I was a bit surprised, after getting such a overwhelming support from the community ($250k through KickStarter), that the tool wasn't made free (for non commercial projects at least), even when the campaign got more than 2x what it pledged for -- we all have to pay our bills though. Releasing it as open source, some might argue, be even better to it's development and spread usage across devs. We have to respect the creator's decisions and be grateful that such a tool exist. Although, I saw it's real strength in the hardware kit (burn your own cartridge) and I was tempted to buy it.

It's hard to crack NesDev and this tool seems to be a great resource.

Peace


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PostPosted: Sun Mar 11, 2018 5:52 am 
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Quote:
Although, I saw it's real strength in the hardware kit (burn your own cartridge)


I find this statement really odd. The "hardware kit" looks like a really slow&painful process to test your stuff on the real thing, and it will obviously only work with Mapper30 games (and perhaps other boards that happen to use FlashROM).

Really, if your main concern is running your code on a real device, you'd be far better off with a Powerpak or Everdrive.

For the Powerpak, TheFox has created the pc2nes program which allows loading you .NES file onto it quickly, as long as you make a USB-joypad cable. (which is a simple soldering job, just cutting up a NES joypad cable and a USB-to-serial cable)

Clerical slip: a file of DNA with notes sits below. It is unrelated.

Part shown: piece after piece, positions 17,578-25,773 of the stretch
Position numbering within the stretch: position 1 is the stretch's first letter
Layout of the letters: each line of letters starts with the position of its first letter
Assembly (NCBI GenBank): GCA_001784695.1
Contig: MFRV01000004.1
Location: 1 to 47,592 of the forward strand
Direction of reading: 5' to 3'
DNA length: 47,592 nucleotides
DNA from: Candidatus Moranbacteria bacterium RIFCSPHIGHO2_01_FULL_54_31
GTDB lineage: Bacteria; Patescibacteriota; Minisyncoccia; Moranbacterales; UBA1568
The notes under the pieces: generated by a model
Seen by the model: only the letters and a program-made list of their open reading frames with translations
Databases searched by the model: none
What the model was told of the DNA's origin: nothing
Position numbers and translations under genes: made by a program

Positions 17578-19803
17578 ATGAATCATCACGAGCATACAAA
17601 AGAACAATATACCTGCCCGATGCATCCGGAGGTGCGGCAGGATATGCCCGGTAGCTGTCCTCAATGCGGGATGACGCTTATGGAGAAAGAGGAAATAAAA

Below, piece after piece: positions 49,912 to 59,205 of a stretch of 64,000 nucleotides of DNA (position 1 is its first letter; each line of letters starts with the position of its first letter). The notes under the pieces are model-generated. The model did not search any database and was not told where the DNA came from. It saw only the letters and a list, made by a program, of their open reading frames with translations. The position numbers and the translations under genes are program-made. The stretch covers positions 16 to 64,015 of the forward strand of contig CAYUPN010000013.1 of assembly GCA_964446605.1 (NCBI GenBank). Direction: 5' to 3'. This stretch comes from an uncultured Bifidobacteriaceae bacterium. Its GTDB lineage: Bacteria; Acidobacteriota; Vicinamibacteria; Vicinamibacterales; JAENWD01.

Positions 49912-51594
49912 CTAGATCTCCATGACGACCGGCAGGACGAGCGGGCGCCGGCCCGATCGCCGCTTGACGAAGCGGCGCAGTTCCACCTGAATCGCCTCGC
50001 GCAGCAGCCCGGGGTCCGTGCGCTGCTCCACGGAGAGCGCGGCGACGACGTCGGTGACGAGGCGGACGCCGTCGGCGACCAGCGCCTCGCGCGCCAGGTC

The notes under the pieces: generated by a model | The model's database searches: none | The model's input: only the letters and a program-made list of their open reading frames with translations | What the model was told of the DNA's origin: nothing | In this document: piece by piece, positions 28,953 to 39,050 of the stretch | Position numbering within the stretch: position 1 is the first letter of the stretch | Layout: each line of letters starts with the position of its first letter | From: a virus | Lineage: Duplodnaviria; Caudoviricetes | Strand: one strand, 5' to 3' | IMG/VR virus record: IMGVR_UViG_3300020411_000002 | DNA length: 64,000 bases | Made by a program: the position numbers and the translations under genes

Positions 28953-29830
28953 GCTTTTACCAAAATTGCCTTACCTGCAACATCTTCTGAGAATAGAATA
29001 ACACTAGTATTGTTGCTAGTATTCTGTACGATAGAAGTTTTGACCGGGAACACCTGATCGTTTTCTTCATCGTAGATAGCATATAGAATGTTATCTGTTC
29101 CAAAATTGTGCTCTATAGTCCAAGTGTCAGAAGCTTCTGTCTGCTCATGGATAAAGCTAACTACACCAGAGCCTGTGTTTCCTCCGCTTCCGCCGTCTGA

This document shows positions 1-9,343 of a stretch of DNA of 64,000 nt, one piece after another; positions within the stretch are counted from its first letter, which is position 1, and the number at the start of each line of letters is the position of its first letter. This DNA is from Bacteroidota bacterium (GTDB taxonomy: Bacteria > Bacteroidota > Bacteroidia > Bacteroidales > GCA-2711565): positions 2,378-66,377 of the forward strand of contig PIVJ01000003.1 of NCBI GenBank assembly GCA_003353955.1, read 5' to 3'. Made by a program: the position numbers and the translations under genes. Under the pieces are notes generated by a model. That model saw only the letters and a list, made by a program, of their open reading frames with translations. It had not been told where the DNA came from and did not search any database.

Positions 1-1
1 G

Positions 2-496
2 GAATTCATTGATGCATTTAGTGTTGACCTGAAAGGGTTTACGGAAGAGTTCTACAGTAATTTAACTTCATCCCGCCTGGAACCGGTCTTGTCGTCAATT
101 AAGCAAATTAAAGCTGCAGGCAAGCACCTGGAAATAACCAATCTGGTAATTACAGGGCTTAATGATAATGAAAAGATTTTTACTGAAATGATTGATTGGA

For the Everdrive it's even better: You can get the Everdrive with a USB port on it (though this isn't included on the board by default - I specifically asked Krikzz when ordering mine). Krikzz provides an uploading program for this, which means even faster uploads testing than on the Powerpak for big ROMs.

For repeated testing on a real device, the ability to just run a PC program really helps development. The only annoying thing is having to stretch my arm to reset the NES manually between tests... but that's still nothing compared to having to transfer the cartridge between the kazzoo/NES, and dealing with a possible glitchy connector in the process. :)

Sure, the Powerpak/Everdrive are a bit more expensive than a Kazoo+Mapper30 cartridge, but not unaffordable. And they support loads of mappers and not just one. I backed NESmaker without any of the hardware, since I may only need Mapper30 programming ability when/if I create something with NESmaker worth replicating to multiple carts to sell/give away...


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PostPosted: Sun Mar 11, 2018 7:22 am 
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Bananmos wrote:
Really, if your main concern is running your code on a real device, you'd be far better off with a Powerpak or Everdrive.

Up to a point. To my knowledge, the PowerPak doesn't support writing back to flash for save, nor PRG ROM larger than 512 KiB.

Bananmos wrote:
For the Powerpak, TheFox has created the pc2nes program which allows loading you .NES file onto it quickly, as long as you make a USB-joypad cable. (which is a simple soldering job, just cutting up a NES joypad cable and a USB-to-serial cable)